I believe in this so much; humility is a crucial attribute I look for when I am hiring for my team. I ask candidates what their biggest mistake or biggest challenge has been. It is a big red flag if they cannot provide an honest answer. It’s important for me to see that they can self-reflect as that attribute allows the broader team to perform at its best.

I must stress that being humble doesn’t mean not advocating for yourself. It means showing that you are human and able to self-reflect.

What advice would you give to women in finance in terms of establishing and developing a career?

Women tend to be held to a higher standard in industries where we are outnumbered by men. Because of this it is crucial for women to clearly articulate their ideas. My advice, therefore, is to take a public speaking course as this will help you clearly and coherently express the good ideas that you have. People often think that impressive public speakers have an innate gift. They don’t. It takes practice and is a skill that must be nurtured.

“Being humble doesn’t mean not advocating for yourself. It means showing that you are human and able to self-reflect.”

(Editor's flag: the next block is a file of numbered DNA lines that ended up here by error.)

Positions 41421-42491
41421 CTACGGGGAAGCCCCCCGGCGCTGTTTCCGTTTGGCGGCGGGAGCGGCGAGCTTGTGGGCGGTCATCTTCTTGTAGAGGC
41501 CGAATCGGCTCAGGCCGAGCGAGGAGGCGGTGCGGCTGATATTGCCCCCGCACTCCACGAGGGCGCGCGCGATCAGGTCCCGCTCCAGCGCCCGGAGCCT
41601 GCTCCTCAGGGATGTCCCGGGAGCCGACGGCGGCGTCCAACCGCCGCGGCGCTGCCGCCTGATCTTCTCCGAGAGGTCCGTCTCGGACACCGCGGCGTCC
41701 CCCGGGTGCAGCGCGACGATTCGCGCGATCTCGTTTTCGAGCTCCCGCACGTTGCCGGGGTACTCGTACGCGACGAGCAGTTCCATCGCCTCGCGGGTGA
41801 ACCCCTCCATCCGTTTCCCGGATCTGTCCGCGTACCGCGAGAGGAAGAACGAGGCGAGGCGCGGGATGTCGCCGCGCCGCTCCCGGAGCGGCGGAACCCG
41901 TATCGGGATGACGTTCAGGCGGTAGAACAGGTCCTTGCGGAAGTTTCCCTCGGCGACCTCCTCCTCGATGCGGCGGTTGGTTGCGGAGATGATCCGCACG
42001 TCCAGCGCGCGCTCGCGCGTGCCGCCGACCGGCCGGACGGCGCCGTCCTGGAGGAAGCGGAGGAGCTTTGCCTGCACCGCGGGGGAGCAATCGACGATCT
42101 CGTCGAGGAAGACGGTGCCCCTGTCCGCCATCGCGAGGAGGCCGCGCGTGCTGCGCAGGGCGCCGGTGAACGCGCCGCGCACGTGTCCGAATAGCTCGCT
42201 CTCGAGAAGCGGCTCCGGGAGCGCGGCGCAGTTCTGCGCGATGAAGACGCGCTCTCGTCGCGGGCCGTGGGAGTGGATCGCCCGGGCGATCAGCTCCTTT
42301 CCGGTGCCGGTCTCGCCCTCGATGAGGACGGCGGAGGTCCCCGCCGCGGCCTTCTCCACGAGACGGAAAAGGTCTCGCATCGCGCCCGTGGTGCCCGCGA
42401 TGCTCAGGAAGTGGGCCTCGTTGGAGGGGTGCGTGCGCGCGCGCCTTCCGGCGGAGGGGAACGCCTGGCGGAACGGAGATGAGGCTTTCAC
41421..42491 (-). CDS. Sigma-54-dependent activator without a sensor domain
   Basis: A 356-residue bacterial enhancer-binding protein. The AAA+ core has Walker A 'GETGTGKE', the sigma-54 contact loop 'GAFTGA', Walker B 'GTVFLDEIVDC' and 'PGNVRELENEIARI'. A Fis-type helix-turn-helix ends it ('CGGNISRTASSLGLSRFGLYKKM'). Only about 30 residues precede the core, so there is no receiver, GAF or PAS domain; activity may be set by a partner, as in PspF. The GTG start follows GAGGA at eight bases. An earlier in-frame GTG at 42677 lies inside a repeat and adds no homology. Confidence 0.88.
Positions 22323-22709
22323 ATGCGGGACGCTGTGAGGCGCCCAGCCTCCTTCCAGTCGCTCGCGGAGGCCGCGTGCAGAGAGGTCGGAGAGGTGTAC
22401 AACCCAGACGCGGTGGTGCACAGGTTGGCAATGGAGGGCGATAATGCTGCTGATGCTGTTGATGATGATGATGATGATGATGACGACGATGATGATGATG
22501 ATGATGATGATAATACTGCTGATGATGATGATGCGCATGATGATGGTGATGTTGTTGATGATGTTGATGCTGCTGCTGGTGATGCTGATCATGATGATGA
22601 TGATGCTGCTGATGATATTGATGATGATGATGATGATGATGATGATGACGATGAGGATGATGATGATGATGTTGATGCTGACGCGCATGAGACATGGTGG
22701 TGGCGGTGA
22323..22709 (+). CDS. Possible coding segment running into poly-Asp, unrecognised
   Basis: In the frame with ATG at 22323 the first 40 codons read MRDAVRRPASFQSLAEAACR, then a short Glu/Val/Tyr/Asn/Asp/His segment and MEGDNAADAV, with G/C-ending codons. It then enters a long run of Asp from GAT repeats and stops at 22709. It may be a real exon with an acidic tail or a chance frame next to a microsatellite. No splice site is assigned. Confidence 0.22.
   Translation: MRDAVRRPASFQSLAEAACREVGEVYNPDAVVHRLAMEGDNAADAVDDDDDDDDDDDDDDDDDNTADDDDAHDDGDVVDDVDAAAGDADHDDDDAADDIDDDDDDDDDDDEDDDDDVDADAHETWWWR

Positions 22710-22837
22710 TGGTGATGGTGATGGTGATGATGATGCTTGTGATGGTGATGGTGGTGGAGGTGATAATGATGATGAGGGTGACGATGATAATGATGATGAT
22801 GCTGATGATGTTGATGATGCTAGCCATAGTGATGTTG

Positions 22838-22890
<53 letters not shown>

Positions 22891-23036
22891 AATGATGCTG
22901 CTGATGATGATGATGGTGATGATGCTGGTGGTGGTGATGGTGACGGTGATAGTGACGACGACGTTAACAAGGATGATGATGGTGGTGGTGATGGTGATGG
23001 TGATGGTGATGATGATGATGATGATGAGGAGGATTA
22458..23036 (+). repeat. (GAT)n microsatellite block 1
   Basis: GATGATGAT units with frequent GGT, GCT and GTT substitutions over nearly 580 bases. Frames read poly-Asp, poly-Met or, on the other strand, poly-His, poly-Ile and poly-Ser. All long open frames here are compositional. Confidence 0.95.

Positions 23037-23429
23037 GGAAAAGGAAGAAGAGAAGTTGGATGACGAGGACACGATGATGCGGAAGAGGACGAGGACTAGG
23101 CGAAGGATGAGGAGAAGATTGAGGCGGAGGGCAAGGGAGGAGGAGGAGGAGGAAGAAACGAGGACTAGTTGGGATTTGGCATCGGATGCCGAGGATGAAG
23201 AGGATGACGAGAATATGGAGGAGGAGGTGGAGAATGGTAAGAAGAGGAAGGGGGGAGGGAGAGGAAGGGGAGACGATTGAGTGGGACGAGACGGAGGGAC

Personal development has been a strong theme throughout Yeng’s career, which began at Merrill Lynch. Yeng confesses that as a political science graduate she knew little about the industry at the time and joined the bank’s professional development programme to “learn something new”. It turned out to be a good choice, as Yeng has become a successful leader in her industry.

After spending two years rotating through the bank, Yeng settled in the institutional asset management business, focusing on short-term fixed income. Her career took an interesting detour when she decided to move to work in micro-finance in Western Samoa, providing small loans to women to help them start their own businesses. Reflecting upon this decision, Yeng notes that she felt, and still feels, passionately about women being given a chance to succeed. “My mother was an entrepreneur and it is a tough business,” she says. “I took this role to act on that passion and help give these fantastic women a chance to flourish.”

Today, Yeng leads State Street Global Advisors’ cash business, after spending the last eight years leading its strategic expansion. She explains that the past eight years have been immensely satisfying on many fronts, but what stands out is the team that she has built and the way in which it works together. “To see the team working to their full potential and utilising the skills they have is very gratifying,” she says. “I believe this is one of the main reasons that last year we were one of a few top institutional cash managers to gain market share, something I am very proud of.”